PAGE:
The district's unemployment rate remained at 5.7 percent for the month of October. Similar declines in the number of people employed (-0.4 percent), the number of people unemployed (-0.3 percent) and the size of the labor force (-0.4 percent) kept the district's unemployment rate steady. Compared to the national unemployment rate in October, the district's rate stood 1.0 percent higher and has been consistently higher since early 2004. Over the last year, the Fourth District's unemployment rate increased 0.4 percentage point, whereas the national unemployment rate increased 0.3 percentage point.
Within the Fourth District, unemployment rates varied widely across locations. Of the 169 counties in the Fourth District, 14 had an unemployment rate below the national average in October while 155 had a higher unemployment rate. Rural Appalachian counties continue to experience high levels of unemployment, and Fourth District Kentucky is home to five counties with unemployment rates that exceed 10 percent. Unemployment rates for the District's major metropolitan areas ranged from a low of 4.3 percent in Lexington to a high of 7.7 percent in Toledo.
Lexington is the only large metropolitan area where nonfarm employment grew as fast as the national average (1.2 percent) over the past 12 months. Akron, Cincinnati, Columbus, and Pittsburgh added jobs but at a slower rate than the United States. Conversely, Cleveland, Dayton, and Toledo have seen either no change or a decrease in nonfarm employment over the same period. Employment in goods-producing industries increased in Akron (1.3 percent), while all other Fourth District metropolitan areas lost goods-producing jobs. Nationally, employment in goods-producing industries fell 1.3 percent.
Focusing on the service sector, Lexington showed the strongest growth in employment (1.6 percent) and was the only large metro area in the Fourth District with growth close to the national average of 1.7 percent. All other Fourth District metro areas experienced employment growth in the service sector of less than one-half of the national rate. Information services expanded in Lexington (4.3 percent), Toledo (2.5 percent), and Cleveland (0.6 percent). Professional and business services employment grew faster than the national rate of 2.0 percent in Columbus (2.2 percent), Toledo (2.6 percent), and Akron (2.4 percent). Compared to the nation's 3.2 percent increase in education and health services employment over the past 12 months, Cincinnati and Lexington posted stronger job gains (3.5 percent and 3.6 percent, respectively); all other large Fourth District metropolitan areas posted modest gains in education and health services.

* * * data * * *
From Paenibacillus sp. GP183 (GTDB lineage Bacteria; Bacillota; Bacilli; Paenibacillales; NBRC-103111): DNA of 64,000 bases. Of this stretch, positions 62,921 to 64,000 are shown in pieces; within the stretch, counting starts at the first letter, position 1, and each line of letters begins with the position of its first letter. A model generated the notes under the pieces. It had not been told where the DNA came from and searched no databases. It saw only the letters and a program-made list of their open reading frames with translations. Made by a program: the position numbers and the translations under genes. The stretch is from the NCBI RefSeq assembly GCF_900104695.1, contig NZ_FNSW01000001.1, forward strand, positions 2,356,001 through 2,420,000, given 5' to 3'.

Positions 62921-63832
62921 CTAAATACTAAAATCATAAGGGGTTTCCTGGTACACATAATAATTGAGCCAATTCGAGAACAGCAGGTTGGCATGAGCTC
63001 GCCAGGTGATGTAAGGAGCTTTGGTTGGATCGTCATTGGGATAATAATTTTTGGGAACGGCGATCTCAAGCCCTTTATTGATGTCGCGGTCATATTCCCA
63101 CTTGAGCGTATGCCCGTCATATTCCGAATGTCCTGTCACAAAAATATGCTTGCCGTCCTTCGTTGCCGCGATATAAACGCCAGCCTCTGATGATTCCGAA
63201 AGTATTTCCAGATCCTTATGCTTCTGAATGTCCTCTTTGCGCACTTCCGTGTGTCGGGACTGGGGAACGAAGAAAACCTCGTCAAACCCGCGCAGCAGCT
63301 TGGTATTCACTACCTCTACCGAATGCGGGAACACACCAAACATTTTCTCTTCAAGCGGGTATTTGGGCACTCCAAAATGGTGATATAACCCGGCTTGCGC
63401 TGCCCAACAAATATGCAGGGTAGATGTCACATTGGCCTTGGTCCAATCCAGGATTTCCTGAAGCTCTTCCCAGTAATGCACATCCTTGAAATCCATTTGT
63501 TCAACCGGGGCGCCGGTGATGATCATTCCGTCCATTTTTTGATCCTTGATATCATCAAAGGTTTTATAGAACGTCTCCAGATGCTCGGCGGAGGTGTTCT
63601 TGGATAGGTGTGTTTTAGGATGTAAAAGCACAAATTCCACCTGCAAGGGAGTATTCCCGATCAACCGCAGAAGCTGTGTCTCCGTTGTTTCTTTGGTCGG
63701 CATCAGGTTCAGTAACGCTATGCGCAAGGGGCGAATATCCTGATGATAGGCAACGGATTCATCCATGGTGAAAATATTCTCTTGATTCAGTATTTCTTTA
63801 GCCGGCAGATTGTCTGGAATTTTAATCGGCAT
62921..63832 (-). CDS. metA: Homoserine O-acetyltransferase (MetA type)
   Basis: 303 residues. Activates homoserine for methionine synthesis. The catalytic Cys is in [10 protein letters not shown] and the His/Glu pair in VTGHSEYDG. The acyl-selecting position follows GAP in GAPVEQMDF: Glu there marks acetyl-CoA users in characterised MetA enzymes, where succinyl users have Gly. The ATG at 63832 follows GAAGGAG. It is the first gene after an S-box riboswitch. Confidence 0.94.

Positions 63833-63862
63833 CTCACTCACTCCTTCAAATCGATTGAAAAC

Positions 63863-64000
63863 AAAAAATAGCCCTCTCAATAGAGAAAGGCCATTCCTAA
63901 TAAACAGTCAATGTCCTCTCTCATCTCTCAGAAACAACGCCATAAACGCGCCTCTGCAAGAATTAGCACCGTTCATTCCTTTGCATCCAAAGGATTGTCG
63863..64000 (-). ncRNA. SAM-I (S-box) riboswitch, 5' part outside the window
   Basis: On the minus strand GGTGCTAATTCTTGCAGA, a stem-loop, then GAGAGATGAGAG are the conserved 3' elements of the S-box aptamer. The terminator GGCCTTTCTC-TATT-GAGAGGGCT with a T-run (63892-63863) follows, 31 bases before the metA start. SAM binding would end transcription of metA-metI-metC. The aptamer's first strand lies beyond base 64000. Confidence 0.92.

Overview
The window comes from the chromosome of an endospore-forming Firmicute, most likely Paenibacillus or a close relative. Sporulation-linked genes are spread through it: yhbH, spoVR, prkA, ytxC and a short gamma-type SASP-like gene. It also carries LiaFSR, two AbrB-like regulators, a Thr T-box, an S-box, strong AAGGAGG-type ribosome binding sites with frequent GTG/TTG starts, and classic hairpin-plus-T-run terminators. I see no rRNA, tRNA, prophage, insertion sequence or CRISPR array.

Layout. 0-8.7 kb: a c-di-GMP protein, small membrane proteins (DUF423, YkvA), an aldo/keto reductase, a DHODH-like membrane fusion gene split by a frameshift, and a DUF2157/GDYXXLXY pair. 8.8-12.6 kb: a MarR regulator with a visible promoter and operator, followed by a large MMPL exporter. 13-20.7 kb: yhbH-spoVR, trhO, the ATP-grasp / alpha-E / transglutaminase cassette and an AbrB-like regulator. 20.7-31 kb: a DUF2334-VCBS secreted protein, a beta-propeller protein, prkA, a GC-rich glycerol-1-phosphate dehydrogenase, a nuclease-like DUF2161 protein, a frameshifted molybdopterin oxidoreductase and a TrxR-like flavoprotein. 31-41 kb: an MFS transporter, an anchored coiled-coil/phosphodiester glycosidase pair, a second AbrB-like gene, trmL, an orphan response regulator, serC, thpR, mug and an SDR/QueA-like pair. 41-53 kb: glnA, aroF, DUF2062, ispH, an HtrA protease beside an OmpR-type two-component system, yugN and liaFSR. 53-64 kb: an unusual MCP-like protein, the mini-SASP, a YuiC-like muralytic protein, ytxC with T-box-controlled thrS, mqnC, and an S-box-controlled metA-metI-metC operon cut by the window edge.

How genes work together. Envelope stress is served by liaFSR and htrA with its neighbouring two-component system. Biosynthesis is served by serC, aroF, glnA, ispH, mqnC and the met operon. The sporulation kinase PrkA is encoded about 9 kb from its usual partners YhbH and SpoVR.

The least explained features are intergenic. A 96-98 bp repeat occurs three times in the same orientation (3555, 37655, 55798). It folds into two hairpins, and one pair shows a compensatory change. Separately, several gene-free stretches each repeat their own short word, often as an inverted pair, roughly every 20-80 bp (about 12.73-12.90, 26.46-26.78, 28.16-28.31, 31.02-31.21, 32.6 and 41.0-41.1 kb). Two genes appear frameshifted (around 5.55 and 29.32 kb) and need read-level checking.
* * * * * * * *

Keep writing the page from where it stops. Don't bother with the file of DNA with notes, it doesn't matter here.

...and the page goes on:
Looking over a longer time horizon--from January 2000 forward--nonfarm employment growth ranged from 4.2 percent in Akron to -6.4 percent in Dayton. These employment growth rates all fall well short of the national growth rate of 8.2 percent, and the shortfalls were present in both the goods-producing and service sectors. All Fourth District metropolitan areas shown in the table lost goods-producing jobs at more than twice the national rate. Dayton (-32.0 percent) and Cleveland (-26.6 percent) led the declines in manufacturing employment, while Lexington (-17.7 percent) was the only Fourth District metro area in the table to lose manufacturing jobs at a slower rate than the nation (-18.6 percent). However, the substantial difference in job growth between the nation and Fourth District metropolitan areas in goods-producing industries is not primarily a result of differences in manufacturing. Instead, the Fourth District fell well short of the nation's 23.6 percent employment growth in natural resources, mining, and construction industries.
Turning to the service sector, Akron showed the strongest growth in service-providing employment of Fourth District cities (10.1 percent)--not too far below the national average of 11. …